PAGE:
Sociology of Education: theories, communities, contexts is a comprehensive book compiled by a group of authors and edited by Gabriella Pusztai. Each of the three units of the book is carefully curated to provide in-depth analyses of crucial topics in the sociology of education. Key terms have been thoroughly defined by the authors, giving readers a comprehensive understanding of the ideas presented in the book. The book's core theme is the significance of comprehending education as a deeply embedded social phenomena, particularly in Central and Eastern Europe and as part of global trends. The reader is occasionally immersed in the region's social, political, and educational environments. This distinguishes the book from other handbooks in the field and makes it more specific to a geographical area.
Sociology of education handbooks are excellent resources for anyone seeking to gain a broad understanding of the field. However, regionally relevant handbooks are needed to provide insights into the unique educational challenges and opportunities of a particular region and offer a more nuanced perspective on global educational issues. This new book fills an important gap in the literature and provides a much-needed resource for those seeking to understand the sociology of education in a specific context.
In the three thematic units of the book, a wide range of topics is covered, including theories relevant to sociology of education, the socio-economic factors that shape educational processes, and the role of education in shaping cultural and social identity. Through detailed explanations, the book gives insight into complex interactions between education and society. Readers are provided book and article recommendations at the end of each chapter.
In the first unit, the book explores the interpretive paradigms of socialization at school. It comes up with a holistic understanding of how schools shape the socialization of students and how their experiences at school can impact their social development. The author applies several theoretical perspectives to offer a subtle analysis of this process. Then a comprehensive examination of the different forms of capital that students can utilize to succeed in their academic careers is presented.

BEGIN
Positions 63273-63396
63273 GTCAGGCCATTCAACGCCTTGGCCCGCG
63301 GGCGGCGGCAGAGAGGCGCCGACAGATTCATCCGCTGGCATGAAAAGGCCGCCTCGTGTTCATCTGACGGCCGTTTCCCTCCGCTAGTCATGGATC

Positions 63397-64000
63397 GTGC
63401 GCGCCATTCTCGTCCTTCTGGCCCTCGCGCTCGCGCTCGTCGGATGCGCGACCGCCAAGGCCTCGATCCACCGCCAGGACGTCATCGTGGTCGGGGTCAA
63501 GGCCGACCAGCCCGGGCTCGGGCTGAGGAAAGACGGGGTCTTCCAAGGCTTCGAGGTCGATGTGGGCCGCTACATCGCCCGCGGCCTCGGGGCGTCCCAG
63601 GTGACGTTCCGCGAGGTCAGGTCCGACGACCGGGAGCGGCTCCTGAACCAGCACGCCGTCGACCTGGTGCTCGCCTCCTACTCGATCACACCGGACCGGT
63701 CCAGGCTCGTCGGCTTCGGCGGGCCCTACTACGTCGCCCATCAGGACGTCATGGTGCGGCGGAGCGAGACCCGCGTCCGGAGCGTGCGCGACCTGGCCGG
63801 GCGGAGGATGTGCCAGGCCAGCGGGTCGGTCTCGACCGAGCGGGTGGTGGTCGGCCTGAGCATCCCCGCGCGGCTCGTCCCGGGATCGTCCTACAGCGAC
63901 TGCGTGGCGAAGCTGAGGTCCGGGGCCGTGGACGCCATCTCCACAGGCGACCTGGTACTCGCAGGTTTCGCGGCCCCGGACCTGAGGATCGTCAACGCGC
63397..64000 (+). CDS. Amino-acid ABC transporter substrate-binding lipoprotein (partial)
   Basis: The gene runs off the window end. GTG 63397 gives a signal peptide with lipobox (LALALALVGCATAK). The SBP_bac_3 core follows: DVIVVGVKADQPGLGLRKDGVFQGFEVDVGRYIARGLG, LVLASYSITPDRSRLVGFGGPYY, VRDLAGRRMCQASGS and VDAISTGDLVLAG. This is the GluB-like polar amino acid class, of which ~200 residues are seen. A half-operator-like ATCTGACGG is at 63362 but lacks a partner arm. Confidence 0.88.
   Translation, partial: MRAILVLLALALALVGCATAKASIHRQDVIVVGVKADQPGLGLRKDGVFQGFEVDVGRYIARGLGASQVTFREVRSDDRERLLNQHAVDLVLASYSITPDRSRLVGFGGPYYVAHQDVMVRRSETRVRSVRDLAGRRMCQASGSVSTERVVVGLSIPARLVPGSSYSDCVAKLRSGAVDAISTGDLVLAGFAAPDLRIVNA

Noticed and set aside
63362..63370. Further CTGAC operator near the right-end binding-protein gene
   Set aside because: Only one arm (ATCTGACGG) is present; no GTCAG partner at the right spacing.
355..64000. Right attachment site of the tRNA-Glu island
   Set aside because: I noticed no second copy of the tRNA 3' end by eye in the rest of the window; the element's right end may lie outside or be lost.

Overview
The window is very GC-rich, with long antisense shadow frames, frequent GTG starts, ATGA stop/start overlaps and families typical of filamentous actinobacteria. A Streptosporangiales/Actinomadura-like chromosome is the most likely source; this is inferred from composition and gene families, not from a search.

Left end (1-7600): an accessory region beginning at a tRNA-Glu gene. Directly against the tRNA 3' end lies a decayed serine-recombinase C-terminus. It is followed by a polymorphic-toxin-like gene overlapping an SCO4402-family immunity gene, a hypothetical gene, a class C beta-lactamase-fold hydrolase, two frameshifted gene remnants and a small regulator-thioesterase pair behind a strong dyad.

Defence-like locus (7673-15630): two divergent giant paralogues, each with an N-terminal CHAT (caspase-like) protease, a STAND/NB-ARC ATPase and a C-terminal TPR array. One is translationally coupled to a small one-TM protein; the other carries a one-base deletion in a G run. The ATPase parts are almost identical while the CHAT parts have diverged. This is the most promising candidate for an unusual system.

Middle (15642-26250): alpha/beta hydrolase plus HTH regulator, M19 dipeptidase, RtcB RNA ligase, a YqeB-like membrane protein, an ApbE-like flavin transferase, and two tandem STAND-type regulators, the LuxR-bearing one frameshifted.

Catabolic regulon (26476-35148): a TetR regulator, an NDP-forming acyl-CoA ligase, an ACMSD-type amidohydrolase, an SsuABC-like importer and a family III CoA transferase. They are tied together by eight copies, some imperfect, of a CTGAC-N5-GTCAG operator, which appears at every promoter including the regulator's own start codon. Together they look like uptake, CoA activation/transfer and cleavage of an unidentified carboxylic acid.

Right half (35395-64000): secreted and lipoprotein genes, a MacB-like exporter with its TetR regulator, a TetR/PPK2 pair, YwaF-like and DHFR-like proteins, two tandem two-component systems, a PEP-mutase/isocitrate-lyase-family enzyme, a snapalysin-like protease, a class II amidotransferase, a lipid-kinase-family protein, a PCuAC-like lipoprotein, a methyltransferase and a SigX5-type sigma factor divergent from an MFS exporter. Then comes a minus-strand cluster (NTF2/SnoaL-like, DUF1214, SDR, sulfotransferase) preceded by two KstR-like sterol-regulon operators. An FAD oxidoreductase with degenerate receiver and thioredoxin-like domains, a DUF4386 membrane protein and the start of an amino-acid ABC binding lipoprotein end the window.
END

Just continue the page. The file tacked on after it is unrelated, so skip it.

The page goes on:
A chapter in the is dedicated to the topic of gender in education. The ways in which gender impacts educational experiences and outcomes are discussed, and the chapter explores the ways in which gender-based differences and rivalry manifest in educational settings. An analysis of the gendered dynamics of education and their implications for social and economic inequality are presented. The final chapter on resilience and compensating factors is a fitting conclusion to the first unit. It offers a hopeful message about the power of resilience and the importance of supportive factors in overcoming educational challenges. The author examines the contribution of individual and contextual factors in promoting resilience and offers insights into how students and teachers may have supportive environments that foster resilience and promote educational success.
The second unit of the book focuses on the relationship between education and various communities. It provides a comprehensive analysis of family communities and family in rearing a child regarding mental and physical development and their role in shaping the socialization of children. It also highlights the importance of the relationship between schools and families in ensuring children's successful integration into society. Then the focus shifts from families to communities of ethnic minorities. The book addresses questions of both national and minority identity, as well as the possibilities and problems of minority education. It discusses different models of minority education and education in mother tongue. Additionally, a detailed picture of higher education in the former Hungarian territories is included. Following that, the attention turns from the Hungarian minority to the Roma community in Hungary. The book highlights the importance of understanding the cultural values and beliefs of the Roma community, as these factors influence their attitudes towards education and child-rearing. It also examines the challenges faced by Roma children in accessing education and the reasons for their possible dropout.